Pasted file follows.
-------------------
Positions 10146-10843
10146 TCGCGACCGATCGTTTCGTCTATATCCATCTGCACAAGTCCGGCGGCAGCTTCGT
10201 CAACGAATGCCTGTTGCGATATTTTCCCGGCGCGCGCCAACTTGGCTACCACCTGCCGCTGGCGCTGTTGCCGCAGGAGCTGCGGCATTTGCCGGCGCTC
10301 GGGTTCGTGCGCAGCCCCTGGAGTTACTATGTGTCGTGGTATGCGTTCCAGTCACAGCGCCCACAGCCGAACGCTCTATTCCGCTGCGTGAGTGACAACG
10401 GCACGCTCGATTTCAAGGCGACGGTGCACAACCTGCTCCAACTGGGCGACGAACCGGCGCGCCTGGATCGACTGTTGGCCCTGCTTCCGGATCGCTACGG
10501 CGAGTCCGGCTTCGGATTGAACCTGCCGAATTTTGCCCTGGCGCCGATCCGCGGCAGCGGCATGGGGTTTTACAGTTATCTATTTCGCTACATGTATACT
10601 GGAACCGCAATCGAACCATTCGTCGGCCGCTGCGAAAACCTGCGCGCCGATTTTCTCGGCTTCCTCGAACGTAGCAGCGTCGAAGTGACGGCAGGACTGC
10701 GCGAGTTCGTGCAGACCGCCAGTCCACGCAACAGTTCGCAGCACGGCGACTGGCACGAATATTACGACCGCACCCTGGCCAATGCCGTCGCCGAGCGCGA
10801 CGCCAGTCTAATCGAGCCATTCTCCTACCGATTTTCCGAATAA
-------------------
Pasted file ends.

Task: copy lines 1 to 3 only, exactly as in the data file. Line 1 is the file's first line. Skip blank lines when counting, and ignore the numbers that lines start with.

Positions 10146-10843
10146 TCGCGACCGATCGTTTCGTCTATATCCATCTGCACAAGTCCGGCGGCAGCTTCGT
10201 CAACGAATGCCTGTTGCGATATTTTCCCGGCGCGCGCCAACTTGGCTACCACCTGCCGCTGGCGCTGTTGCCGCAGGAGCTGCGGCATTTGCCGGCGCTC